(444d) Modelling and Design Strategies for Lab-Scale SMB Units Accounting for Dead Volumes and Tubing Connections – the Flexsmb-Lsre Unit

Authors: 
Sá Gomes, P. - Presenter, University of Porto - Faculty of Engineering
Zabka, M. - Presenter, University of Porto - Faculty of Engineering
Minceva, M. - Presenter, University of Porto - Faculty of Engineering


The practical application of the so-called "non conventional modes of operation" in Simulated Moving Bed (SMB) units is per itself a challenge. Generally an SMB unit, industrial, pilot of laboratory-scale, is limited to one or two modes of operation and to implement a new operating mode is necessary to contact the supplier, do adjustments, even to reformulate the entire unit if not to acquire a new one. Therefore, flexibility (at least at laboratory-scale) is seen as one of the more relevant qualities for this kind of equipment. This aspect was the main reason that led to the design and construction of a 6 columns unit at LSRE, the FlexSMB-LSRE, hereby presented.

Generally, modelling and simulation methodologies for simulated moving bed (SMB) units do not account for pipe transfer lines as the surrounding equipment (valves, degassers, pumps). In the industrial-scale SMB units the relative volume of the connection lines is not so significant as for pilot or lab-scale units, nevertheless, is has been studied in detail and different techniques are applied to overcome the associated negative impacts. For instance, the UOP technique for flushing of the transfer lines before withdrawing the extract, applied in Parex process/(industrial scale SMB unit for p-xylene separation) [1], previously analyzed by Minceva and Rodrigues [2]. In pilot or lab-scale SMB units, the relative volume associated with equipment and transfer lines is indeed an issue and usually these type of units are designed to account for it in its own operation mode. Nevertheless, is still a proxy to the use of more detailed models and some differences are noted [3,4,5]. In this work, a detailed model accounting for dead volumes and tubing connections, as well some compensating strategies and optimization procedures, are presented for pilot (Licosep) and lab-scale (FlexSMB-LSRE) units.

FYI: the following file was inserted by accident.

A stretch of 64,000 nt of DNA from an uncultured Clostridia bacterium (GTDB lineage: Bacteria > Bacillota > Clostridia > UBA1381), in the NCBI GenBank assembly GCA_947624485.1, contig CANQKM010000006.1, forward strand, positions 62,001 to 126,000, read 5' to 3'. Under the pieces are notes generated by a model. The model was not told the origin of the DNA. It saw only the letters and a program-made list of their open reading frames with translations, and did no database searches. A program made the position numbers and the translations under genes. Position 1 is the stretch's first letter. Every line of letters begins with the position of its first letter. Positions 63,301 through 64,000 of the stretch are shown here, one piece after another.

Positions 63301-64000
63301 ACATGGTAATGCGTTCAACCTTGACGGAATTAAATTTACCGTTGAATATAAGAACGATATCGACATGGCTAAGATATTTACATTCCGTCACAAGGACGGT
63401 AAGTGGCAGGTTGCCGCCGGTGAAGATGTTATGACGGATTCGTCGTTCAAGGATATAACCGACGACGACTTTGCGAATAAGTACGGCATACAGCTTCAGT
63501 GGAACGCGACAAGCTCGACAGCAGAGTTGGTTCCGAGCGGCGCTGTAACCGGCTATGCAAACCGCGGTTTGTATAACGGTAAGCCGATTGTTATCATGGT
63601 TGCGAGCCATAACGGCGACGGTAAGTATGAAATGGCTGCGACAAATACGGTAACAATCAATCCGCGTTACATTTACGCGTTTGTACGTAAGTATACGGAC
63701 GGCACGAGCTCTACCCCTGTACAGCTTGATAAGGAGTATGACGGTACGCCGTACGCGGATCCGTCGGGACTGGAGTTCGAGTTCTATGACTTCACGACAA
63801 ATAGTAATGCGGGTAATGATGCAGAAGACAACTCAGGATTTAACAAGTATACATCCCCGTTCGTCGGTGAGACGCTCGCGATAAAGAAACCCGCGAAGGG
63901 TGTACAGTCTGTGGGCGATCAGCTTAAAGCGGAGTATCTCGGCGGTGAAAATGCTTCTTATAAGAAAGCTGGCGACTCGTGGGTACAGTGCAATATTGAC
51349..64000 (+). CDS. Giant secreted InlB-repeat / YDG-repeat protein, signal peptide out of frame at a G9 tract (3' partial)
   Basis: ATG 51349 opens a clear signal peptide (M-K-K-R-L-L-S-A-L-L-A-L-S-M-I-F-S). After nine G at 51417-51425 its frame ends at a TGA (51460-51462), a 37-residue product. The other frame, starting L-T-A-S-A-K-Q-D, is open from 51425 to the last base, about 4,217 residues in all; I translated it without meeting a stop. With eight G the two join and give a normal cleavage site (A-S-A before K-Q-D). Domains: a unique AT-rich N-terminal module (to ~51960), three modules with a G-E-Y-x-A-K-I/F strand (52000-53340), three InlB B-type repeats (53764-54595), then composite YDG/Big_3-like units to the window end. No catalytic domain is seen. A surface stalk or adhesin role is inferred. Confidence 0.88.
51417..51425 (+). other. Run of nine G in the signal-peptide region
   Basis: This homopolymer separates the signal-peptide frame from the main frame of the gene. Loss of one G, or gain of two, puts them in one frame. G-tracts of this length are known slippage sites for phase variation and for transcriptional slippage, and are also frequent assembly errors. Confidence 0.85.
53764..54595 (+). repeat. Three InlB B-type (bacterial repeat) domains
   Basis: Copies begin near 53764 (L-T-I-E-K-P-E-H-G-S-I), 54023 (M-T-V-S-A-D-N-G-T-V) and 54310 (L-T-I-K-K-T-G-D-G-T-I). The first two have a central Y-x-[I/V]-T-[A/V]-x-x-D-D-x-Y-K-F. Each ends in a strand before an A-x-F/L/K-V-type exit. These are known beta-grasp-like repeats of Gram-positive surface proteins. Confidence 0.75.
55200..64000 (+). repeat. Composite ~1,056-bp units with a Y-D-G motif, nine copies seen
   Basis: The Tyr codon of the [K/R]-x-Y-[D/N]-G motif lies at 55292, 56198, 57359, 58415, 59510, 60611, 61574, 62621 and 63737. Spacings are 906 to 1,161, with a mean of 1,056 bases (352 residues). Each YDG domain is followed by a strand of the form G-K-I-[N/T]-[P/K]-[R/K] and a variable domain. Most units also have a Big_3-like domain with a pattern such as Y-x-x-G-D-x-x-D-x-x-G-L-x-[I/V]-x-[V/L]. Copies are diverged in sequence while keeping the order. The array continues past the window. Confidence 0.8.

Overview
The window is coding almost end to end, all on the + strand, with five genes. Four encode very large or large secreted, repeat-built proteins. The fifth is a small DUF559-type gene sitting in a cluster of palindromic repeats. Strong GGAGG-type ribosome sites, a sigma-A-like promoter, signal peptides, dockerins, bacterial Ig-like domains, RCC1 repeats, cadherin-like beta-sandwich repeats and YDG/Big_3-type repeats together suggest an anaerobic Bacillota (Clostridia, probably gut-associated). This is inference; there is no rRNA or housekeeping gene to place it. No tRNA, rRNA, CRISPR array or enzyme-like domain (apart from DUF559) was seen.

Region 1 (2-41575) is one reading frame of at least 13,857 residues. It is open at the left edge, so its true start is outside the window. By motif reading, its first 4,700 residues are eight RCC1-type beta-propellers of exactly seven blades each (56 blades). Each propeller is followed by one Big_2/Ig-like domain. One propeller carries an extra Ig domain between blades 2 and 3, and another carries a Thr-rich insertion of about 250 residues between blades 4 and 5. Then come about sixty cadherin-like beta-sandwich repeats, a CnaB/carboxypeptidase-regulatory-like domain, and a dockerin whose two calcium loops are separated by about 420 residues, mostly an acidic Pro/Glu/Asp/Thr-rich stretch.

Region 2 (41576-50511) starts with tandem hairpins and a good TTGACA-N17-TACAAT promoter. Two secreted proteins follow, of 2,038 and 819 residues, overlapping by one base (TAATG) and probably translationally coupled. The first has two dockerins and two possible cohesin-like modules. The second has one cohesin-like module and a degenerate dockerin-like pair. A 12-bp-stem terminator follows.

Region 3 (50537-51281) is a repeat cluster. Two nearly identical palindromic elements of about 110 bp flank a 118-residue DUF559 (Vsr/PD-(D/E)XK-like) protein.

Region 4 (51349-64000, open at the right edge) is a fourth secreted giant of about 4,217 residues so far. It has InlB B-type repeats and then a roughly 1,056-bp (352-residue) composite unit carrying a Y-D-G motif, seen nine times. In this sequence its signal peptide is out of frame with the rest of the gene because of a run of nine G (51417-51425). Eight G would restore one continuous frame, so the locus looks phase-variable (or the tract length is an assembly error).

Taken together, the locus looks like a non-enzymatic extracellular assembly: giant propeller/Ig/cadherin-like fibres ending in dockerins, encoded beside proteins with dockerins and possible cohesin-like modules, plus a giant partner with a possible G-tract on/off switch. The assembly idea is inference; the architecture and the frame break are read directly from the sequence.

References:

[1] - Stine, L.O., Springs, W., Broughton, D.B., Continuous separation process with emphasis of product purity. US Patent 3,201,491, August 17, 1965.

[2] - Minceva, M., Rodrigues, A.E., Influence of the Transfer Line Dead Volume on the Performance of an Industrial Scale Simulated Moving Bed for p-Xylene Separation, Separation Science and Technology Vol. 38, No. 7, pp. 1463, 2003

[3] - Azevedo, D.C.S., Neves, S.B., Ravagnani, S.P., Cavalcante, C.V., Jr., Rodrigues, A.E. The influence of dead zones of simulated moving bed units. Fundamentals of Adsorption 6; Elsevier: Amsterdam, 1998; 521.

[3] - Migliorini, C., Mazzotti, M., Morbidelli, M., Simulated Moving-Bed Units with Extra-Column Dead Volume, AIChE Journal Vol. 45, No. 7, pp. 1411, 1999.

[4] - Zabka, M, Sa Gomes, P., Minceva, M. and Rodrigues, A.E. Chiral Separation of R,S-a-Tetralol by Simulated Moving Bed, accepted on Separation Science and Technology, 2007.